Tuesday, January 31, 2012

Buy Me a Milking-Pail

Buy me a milking-pail, O mother, O mother!
Buy me a milking-pail, O dearest mother of mine!

Sounds like an odd thing for me to request, but I wish that someone would buy me a milking-pail. A Sèvres style milk pail, that is. I never really thought much about them until I was looking through my copy of the Jayne Wrightsman auction catalogue over the weekend. The 2010 Sotheby's auction featured the contents of Wrightsman's London residence. And in that residence was a Samson Sèvres-style porcelain milk pail from the late 19th century. (That's it at the top.) Somehow, I missed seeing this lot when I first read the catalogue almost two years ago.

It was Marie Antoinette who first used a Sèvres milk pail while she and her courtiers played milk maids at the Dairy at Rambouillet. According to what I've read, Marie Antoinette's pail was decorated in a faux bois design, meant to emulate real wood grain. Later models, though, are more often decorated with a floral motif. It's the rams heads handles that I find most interesting, though.

If I had a milk pail, I would use it as a cachepot or maybe even as a waste paper basket. But if the milk pail look is a little too pastoral for you, you might be interested in the two jardinières that I included below. They're not milk pails, but they have those great gilt rams heads on them.

*The excerpt at top is from an old nursery rhyme.

A Sèvres style (Samson) milk pail, late 19th c. Sold at Christie's in 2006; price realized $2800.

Pair of Sèvres style milk pails

Sèvres porcelain cachepot with gilded rams heads. Available from Vintage Views Consignment & Consulting.

A Dresden porcelain ram head jardiniere. 20th c. Sold by Neal Auction Company.

Pair of Louis XVI style blue and white Sevres porcelain jardinières, 19th c. From the estate of Evelyn Walsh McLean. Available from Newel.

Also from Vintage Views, a Louis XVI style bisque porcelain jardinière.

Monday, January 30, 2012

Paolo Moschino At Home

My dining room is currently a work in progress. It's not quite pulled together yet. There is the Madeleine Castaing fabric that I just purchased for my dining room chairs; it's currently rolled around a tube, propped up in the corner of the room. Then there's the unresolved issue of where to display my collection of porcelain and ceramicware. I was standing in the room the other night, peppering myself with questions. "Is it going to look too traditional?" "What's the 'Wow' moment going to be in the room?" "What can I include that will be hip and cool?"

But then I got honest with myself. Cool and wow are not only not me, they've become tired and trite. I'm over hip. I want to see pretty interiors. Rooms that look cohesive. Rooms where you don't see one crazy, show-off piece that screams "OMG! Look at me!" After having this conservation with myself, I started to think about designer Paolo Moschino's London home. I first saw photos of it in the October 2004 issue of House & Garden, and two rooms really struck me. First, that dining room. It's such a lovely and elegant room, one that must look so romantic when awash in candlelight. And then there's the rich, rather dramatic looking bedroom with those Chinese Red walls. I couldn't find my tear sheets of the home, so I visited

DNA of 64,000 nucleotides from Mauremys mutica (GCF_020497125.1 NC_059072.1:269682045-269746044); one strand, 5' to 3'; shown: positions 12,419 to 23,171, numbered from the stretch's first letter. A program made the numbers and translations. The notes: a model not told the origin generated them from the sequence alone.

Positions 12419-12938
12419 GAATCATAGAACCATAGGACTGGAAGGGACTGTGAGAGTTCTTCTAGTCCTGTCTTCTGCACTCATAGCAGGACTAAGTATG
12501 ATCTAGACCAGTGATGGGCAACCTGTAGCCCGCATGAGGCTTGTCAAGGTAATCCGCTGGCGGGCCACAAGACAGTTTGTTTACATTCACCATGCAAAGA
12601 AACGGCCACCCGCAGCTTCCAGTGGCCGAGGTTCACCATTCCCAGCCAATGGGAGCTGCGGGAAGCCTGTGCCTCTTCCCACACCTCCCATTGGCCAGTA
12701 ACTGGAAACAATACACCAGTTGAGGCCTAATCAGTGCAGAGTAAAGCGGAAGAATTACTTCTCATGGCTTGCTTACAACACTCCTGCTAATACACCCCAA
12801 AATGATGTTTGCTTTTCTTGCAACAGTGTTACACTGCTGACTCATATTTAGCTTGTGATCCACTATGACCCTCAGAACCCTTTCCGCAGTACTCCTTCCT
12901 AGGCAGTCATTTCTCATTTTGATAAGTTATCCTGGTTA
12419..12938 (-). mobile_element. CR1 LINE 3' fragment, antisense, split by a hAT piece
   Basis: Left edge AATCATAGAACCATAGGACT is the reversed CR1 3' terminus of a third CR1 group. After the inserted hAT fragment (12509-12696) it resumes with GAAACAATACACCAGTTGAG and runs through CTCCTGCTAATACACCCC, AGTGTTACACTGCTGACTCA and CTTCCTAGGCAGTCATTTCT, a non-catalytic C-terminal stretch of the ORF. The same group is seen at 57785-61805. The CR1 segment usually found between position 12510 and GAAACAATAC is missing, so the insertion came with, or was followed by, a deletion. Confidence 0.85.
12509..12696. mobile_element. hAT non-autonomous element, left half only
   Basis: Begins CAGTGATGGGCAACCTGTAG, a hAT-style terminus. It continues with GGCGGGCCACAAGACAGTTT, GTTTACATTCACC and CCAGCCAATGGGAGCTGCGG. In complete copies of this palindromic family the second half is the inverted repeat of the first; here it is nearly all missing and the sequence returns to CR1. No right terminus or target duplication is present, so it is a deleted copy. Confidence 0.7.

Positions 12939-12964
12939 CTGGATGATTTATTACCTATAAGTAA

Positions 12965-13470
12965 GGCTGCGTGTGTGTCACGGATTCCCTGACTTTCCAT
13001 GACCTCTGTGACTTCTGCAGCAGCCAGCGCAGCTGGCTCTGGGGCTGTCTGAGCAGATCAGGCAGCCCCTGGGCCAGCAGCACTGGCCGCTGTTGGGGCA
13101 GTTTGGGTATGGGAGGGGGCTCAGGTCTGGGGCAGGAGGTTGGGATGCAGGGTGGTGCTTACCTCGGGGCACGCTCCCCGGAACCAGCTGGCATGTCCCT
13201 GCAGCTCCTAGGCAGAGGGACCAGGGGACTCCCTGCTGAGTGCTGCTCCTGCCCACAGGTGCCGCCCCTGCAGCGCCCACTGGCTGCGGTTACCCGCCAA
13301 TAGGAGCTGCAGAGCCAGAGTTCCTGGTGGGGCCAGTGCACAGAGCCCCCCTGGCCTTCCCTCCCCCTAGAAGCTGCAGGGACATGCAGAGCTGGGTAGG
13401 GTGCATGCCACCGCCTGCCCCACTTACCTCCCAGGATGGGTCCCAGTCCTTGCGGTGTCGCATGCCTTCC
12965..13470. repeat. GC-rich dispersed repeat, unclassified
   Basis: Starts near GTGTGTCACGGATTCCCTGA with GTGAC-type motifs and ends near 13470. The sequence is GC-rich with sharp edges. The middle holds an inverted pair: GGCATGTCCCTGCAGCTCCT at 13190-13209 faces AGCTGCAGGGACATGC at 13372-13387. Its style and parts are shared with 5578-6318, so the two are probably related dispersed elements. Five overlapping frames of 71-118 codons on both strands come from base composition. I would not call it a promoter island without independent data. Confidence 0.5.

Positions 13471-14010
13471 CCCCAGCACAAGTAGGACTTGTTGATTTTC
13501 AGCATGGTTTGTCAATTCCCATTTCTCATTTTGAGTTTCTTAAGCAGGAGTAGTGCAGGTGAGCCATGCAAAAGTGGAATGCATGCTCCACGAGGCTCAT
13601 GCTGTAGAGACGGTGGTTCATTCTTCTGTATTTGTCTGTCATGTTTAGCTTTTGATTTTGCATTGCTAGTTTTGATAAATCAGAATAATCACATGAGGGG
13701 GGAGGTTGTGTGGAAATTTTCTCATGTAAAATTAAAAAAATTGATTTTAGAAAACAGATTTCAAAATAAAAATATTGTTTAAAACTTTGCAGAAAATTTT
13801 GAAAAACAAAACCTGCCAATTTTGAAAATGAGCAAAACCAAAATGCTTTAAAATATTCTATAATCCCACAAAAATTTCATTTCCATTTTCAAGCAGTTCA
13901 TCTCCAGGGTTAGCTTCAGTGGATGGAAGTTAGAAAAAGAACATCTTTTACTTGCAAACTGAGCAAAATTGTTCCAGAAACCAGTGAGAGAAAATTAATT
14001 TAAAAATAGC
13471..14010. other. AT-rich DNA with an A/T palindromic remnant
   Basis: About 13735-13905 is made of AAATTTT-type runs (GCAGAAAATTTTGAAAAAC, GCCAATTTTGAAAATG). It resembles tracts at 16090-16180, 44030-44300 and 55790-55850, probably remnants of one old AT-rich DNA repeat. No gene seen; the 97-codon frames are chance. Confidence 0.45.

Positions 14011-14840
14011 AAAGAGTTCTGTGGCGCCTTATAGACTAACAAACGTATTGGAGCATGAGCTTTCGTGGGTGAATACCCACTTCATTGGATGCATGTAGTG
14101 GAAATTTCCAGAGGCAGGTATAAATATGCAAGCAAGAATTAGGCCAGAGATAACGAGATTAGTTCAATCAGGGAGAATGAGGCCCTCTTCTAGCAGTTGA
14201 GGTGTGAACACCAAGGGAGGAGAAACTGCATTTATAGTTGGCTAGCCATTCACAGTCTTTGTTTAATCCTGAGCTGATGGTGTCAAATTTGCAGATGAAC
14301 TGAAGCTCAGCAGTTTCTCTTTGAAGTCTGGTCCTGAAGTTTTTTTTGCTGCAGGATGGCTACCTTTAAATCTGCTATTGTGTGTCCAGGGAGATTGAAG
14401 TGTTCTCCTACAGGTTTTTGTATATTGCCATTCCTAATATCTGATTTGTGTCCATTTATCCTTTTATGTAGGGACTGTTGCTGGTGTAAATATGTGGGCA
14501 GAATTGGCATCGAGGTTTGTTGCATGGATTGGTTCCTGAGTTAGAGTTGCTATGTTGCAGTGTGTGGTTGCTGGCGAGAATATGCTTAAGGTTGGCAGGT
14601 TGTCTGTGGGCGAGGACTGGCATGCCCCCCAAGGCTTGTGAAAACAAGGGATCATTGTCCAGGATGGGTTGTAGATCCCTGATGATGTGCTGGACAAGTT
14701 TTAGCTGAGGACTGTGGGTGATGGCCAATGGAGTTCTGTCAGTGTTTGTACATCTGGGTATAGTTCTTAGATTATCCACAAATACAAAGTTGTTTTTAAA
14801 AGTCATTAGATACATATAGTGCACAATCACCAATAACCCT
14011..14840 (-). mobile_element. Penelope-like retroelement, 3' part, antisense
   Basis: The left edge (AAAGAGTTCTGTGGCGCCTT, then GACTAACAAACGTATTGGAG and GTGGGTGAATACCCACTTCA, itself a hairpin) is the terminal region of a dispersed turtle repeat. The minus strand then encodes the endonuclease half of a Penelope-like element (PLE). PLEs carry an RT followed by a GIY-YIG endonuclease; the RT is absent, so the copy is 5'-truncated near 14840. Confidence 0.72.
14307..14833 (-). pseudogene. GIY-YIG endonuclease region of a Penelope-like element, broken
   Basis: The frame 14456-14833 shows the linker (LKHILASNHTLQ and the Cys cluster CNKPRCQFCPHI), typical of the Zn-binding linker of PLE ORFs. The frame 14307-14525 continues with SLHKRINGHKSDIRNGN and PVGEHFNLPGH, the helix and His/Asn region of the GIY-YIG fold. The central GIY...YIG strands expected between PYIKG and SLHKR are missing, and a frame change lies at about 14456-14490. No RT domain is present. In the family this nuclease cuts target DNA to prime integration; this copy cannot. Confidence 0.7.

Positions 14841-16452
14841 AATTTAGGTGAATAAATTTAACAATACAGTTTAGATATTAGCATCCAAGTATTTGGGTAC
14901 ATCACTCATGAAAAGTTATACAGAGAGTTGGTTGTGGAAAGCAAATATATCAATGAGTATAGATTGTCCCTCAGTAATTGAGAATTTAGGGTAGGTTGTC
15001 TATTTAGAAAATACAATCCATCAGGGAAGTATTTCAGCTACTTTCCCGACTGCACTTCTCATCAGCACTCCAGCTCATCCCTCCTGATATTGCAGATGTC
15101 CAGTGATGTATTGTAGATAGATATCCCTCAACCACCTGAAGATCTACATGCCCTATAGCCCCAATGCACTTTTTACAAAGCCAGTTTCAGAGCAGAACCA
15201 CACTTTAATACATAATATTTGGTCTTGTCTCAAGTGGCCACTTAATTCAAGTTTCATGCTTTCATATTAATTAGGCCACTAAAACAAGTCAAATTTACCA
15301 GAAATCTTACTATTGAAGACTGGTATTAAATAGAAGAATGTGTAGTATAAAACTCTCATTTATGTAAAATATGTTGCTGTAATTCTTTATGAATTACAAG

Moschino's website where I found the photos seen here.

After looking at the photos of Moschino's dining room again, I think that I've made the decision to stick with my original plans for my dining room. Nothing trendy, only lovely and elegant.

The two photos above show one end of Moschino's double drawing room.

The other end of the drawing room feels very different. This side is light and airy, while the paneled side feels more cozy and warm. The 1940s era pieces seen here provide an interesting contrast to the more traditional and formal furniture of the paneled side.

Two views of the dining room. To me, it feels more French than English.

A vignette in Moschino's kitchen.

Two views of the master bedroom.

The gorgeous guest bedroom.

All photos from House & Garden, October 2004 and Architectural Digest Russia, February 2009. Simon Upton, photographer.

Friday, January 27, 2012

Inspiration House

The other evening, I had the opportunity to attend a press preview of the 2012 Inspiration House, just one of the many events related to the Cathedral Antiques Show. Located at The Deanery of the Cathedral of St. Philip, the show house features some of Atlanta's top design talent plus one New York designer as well. I could tell that each designer put a great deal of time and effort into his or her room, and the results are really quite impressive. The show house opens to the public this Sunday, January 29 and runs through Sunday, February 12. If you purchase general Antiques Show tickets, admission to the Inspiration House is included. If you prefer to only visit the Inspiration House, tickets are $10.

Also, don't forget that Richard Keith Langham, Jeffrey Bilhuber, and Deborah Sanders will be guest lecturers at the Antiques Show. For more information on this and other Antiques Show events, visit the official website by clicking

The Keeping Room by Laura Walker Baird

The Library by Lindsey Coral Harper